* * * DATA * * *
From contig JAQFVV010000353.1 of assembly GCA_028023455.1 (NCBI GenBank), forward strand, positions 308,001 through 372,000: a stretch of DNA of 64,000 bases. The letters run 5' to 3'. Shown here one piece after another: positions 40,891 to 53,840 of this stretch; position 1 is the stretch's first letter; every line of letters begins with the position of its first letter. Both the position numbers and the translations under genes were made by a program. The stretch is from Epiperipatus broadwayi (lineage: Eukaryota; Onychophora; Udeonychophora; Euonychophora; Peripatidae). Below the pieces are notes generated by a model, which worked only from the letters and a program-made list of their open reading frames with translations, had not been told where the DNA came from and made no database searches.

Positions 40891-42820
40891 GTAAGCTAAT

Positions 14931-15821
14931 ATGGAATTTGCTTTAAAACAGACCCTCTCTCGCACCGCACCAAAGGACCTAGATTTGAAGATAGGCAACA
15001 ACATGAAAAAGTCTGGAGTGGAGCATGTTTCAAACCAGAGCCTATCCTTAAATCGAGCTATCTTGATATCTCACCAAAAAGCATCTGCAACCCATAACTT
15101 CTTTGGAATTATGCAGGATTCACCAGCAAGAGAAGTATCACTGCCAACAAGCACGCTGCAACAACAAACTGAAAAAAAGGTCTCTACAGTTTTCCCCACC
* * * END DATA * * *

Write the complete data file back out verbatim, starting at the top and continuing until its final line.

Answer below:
From contig JAQFVV010000353.1 of assembly GCA_028023455.1 (NCBI GenBank), forward strand, positions 308,001 through 372,000: a stretch of DNA of 64,000 bases. The letters run 5' to 3'. Shown here one piece after another: positions 40,891 to 53,840 of this stretch; position 1 is the stretch's first letter; every line of letters begins with the position of its first letter. Both the position numbers and the translations under genes were made by a program. The stretch is from Epiperipatus broadwayi (lineage: Eukaryota; Onychophora; Udeonychophora; Euonychophora; Peripatidae). Below the pieces are notes generated by a model, which worked only from the letters and a program-made list of their open reading frames with translations, had not been told where the DNA came from and made no database searches.

Positions 40891-42820
40891 GTAAGCTAAT

Positions 14931-15821
14931 ATGGAATTTGCTTTAAAACAGACCCTCTCTCGCACCGCACCAAAGGACCTAGATTTGAAGATAGGCAACA
15001 ACATGAAAAAGTCTGGAGTGGAGCATGTTTCAAACCAGAGCCTATCCTTAAATCGAGCTATCTTGATATCTCACCAAAAAGCATCTGCAACCCATAACTT
15101 CTTTGGAATTATGCAGGATTCACCAGCAAGAGAAGTATCACTGCCAACAAGCACGCTGCAACAACAAACTGAAAAAAAGGTCTCTACAGTTTTCCCCACC